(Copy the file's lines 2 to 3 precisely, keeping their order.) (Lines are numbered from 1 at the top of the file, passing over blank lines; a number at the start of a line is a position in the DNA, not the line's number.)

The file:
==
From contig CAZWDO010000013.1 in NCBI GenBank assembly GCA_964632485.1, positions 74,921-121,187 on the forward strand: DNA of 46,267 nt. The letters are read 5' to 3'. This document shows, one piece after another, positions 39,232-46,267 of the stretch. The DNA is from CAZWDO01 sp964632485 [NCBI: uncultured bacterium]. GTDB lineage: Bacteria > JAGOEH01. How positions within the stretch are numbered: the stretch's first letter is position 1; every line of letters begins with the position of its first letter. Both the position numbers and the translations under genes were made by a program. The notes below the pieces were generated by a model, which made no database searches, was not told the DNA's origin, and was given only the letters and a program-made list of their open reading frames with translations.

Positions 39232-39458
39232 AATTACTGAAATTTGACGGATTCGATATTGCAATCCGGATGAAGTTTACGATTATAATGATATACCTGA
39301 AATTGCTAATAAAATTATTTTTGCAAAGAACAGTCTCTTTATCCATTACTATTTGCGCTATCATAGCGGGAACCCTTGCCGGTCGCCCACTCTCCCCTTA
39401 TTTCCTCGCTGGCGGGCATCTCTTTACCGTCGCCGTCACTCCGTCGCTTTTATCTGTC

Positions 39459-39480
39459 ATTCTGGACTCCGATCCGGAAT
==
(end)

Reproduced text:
Positions 39232-39458
39232 AATTACTGAAATTTGACGGATTCGATATTGCAATCCGGATGAAGTTTACGATTATAATGATATACCTGA